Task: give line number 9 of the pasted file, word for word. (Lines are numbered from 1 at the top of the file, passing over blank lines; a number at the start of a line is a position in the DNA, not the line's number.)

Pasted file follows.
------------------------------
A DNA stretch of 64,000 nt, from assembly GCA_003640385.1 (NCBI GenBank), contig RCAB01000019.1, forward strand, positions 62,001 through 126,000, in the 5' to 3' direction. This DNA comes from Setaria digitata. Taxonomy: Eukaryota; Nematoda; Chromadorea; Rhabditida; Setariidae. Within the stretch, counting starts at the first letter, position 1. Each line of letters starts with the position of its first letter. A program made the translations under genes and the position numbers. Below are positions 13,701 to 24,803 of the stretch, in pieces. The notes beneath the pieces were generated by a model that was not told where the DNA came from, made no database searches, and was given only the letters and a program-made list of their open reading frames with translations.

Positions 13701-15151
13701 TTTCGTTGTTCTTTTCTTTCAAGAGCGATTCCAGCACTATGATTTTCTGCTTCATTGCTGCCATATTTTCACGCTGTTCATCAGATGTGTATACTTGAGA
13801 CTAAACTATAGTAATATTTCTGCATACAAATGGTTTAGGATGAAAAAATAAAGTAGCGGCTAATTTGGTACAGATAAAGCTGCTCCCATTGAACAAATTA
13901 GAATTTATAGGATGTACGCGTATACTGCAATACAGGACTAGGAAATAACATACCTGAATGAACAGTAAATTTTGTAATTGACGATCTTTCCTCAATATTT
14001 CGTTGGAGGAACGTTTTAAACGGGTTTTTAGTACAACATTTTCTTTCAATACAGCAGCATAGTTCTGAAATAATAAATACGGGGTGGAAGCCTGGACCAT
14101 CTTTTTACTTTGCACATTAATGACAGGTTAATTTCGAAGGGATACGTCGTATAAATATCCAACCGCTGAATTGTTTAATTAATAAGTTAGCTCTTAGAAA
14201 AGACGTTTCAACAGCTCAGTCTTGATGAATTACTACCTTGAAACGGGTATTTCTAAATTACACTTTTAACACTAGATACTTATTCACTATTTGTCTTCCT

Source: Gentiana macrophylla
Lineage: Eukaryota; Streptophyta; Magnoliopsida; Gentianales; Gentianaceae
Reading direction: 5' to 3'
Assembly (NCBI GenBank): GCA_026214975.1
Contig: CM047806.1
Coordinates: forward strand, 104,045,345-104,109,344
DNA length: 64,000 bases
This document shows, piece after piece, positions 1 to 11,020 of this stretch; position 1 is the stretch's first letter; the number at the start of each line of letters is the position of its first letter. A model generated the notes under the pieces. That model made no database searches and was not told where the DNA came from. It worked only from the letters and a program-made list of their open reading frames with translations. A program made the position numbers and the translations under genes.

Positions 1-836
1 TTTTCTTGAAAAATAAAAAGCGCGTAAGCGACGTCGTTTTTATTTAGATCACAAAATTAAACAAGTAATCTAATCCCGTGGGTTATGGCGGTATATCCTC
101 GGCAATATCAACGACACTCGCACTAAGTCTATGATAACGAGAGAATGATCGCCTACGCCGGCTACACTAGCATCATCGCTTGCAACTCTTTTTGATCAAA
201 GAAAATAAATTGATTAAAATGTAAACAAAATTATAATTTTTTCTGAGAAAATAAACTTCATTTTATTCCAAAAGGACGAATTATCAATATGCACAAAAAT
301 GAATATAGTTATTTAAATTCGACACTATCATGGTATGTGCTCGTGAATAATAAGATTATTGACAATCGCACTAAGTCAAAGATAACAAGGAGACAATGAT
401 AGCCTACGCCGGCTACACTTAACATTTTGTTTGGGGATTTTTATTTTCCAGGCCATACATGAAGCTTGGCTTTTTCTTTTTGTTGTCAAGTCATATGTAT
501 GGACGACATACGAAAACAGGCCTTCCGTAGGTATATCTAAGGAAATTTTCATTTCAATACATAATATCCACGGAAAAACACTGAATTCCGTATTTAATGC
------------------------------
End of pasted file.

Source: Gentiana macrophylla